"The last four years have been really tough because everything's been so disrupted and I haven't had any continuity in my training," Weibrecht said.

His best result since the Vancouver games came in December 2011, when he took 10th place at a World Cup super-G at Beaver Creek, Colo. At one point he was moved from the "A" to the "B" team and had to pay for some of his travel expenses.

"There's been times where I've had to evaluate whether this is what I want to do, as recently as yesterday," Weibrecht said. "There's only so many times you can get kicked before you really start to feel it. I try not to focus on results, but I needed a result to remind me more than anything that I'm capable of this and that I belong here."

Whether Weibrecht would even get the chance to compete in another Olympics was in question right up until the day in January when the men's alpine team was announced. He only competed in four super-G races before these games, finishing 34th, 20th, 21st and 23rd.

"I could see from the coaches' perspective how they could consider putting a different guy in," Weibrecht said, "but I think that, to some extent, my coaches have always believed in me, and I'm really lucky in that respect."

"It was tough when the quota spots did get thin there for a while," said U.S. alpine team head coach Sasha Rearick. "We were nervous if we were going to be able to take him, but as the depth of our team brought more quota spots into us, it was evident we were going to bring him."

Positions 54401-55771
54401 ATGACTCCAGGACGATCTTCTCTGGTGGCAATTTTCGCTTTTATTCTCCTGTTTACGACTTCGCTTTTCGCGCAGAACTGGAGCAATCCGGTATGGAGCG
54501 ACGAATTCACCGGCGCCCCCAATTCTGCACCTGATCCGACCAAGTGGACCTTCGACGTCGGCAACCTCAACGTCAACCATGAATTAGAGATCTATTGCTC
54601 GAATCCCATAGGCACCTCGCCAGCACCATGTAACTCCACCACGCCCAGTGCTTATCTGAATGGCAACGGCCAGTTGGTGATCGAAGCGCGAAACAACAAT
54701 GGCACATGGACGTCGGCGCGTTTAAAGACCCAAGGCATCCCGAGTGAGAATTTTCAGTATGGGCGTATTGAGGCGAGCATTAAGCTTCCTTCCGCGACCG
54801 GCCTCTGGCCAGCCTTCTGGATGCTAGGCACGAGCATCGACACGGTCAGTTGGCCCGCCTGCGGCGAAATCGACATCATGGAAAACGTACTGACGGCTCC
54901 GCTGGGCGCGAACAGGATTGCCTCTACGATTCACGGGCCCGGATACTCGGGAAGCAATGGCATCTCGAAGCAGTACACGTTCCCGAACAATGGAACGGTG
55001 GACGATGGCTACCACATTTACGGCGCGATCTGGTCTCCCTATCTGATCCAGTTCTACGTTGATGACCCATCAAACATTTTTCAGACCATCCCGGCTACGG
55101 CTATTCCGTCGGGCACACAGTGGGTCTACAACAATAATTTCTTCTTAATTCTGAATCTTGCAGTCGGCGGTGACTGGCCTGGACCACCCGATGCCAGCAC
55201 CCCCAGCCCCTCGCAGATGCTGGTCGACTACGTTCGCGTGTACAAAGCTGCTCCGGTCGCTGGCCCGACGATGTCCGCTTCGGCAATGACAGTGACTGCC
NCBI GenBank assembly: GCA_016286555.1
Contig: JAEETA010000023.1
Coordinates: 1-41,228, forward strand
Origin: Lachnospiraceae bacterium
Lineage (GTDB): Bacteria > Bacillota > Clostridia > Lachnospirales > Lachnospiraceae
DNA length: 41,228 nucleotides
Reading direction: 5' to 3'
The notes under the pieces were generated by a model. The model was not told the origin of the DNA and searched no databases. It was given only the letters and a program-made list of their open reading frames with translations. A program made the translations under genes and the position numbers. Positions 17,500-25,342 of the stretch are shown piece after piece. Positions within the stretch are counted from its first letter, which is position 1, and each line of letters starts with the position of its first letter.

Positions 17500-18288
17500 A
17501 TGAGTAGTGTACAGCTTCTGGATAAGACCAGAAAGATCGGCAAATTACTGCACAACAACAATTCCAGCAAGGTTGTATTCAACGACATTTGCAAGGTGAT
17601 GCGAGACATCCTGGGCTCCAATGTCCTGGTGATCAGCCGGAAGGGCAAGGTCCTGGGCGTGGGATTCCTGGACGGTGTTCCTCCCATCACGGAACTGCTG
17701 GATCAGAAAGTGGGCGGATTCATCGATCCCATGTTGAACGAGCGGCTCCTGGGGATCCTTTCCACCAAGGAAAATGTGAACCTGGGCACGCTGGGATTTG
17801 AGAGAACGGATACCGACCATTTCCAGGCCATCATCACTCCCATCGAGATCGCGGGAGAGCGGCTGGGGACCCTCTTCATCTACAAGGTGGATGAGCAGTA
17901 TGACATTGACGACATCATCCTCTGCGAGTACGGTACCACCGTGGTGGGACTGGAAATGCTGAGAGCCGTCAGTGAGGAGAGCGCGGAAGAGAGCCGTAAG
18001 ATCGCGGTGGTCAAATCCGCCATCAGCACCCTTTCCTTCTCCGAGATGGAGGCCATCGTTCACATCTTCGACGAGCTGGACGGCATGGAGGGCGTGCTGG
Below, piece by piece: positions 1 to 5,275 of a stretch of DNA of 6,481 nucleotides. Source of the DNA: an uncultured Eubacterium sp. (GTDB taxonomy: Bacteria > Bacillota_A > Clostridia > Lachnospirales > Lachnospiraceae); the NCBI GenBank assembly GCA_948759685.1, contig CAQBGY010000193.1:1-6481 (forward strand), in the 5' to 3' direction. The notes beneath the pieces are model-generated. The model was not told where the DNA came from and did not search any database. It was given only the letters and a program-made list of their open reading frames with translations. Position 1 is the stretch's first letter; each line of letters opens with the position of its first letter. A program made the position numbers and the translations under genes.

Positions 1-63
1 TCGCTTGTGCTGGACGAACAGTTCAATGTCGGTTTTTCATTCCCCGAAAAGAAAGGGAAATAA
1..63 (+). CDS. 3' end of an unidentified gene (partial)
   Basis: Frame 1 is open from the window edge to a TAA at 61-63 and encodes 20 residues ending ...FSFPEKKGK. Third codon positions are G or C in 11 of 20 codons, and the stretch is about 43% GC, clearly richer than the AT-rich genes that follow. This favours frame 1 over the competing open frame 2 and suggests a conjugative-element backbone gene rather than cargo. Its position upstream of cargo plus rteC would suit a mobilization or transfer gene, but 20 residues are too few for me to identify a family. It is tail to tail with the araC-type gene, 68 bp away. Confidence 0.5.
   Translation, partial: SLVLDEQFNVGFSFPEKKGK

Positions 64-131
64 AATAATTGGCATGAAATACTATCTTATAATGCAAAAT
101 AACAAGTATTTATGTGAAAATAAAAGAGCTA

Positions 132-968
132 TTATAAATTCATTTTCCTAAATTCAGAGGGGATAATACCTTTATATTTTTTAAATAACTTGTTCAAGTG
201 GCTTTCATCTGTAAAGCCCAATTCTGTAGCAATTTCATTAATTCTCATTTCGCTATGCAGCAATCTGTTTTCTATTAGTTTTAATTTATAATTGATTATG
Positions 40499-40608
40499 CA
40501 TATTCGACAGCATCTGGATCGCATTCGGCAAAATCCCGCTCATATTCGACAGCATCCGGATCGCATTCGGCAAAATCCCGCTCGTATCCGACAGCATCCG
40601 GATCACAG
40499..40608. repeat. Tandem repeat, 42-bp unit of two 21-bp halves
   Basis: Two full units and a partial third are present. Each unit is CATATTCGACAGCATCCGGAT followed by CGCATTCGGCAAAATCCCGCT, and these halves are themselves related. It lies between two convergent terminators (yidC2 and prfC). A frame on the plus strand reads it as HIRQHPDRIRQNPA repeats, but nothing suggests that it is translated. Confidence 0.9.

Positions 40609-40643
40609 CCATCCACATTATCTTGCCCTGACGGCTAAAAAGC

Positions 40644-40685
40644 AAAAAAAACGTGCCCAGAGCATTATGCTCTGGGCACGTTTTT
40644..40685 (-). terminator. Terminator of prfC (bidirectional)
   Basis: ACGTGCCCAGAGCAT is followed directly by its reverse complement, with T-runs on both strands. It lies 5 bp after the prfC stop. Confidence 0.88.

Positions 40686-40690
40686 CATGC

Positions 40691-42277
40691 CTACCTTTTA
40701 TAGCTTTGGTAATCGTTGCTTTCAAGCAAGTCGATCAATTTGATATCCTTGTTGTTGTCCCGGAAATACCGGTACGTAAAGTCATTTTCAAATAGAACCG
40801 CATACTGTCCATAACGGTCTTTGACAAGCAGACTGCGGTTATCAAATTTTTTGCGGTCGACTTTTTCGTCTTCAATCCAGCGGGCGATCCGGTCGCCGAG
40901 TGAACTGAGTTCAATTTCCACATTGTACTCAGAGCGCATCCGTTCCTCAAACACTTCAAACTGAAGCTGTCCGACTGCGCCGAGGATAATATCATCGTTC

Weibrecht spent two weeks before the games training in Austria with fellow alpine racer Ted Ligety, who was 14th in today's race. Rearick said that session was a big confidence booster for Weibrecht.

"When they were (in Austria), Weibrecht told me, 'Training (giant slalom) with Ted just showed me how much I can push and how deep and how clean I've got to be,'" Rearick said. "And he also was beating Ted in super-G. He realized where he was beating Ted was coming onto the flats. Every time he came off a steep pitch, Weibrecht was able to pull more speed."

Weibrecht didn't arrive in Sochi until four days after the opening ceremonies. In his first event, he placed 20th in the downhill portion of the men's super combined but crashed during the slalom run and didn't finish the race.

On Saturday, race officials pushed back the start of today's super-G by an hour to 10 a.m. to give the racers a harder surface after days of warm temperatures and sunshine. Weibrecht drew a late starting position, 29th, which isn't what he wanted.

"I wasn't that pleased with my start number, but I made a promise to myself that I wasn't going to let that affect the way I raced or my mood or my outlook," Weibrecht said. "Today was about coming out and putting a solid run that I could be proud of down."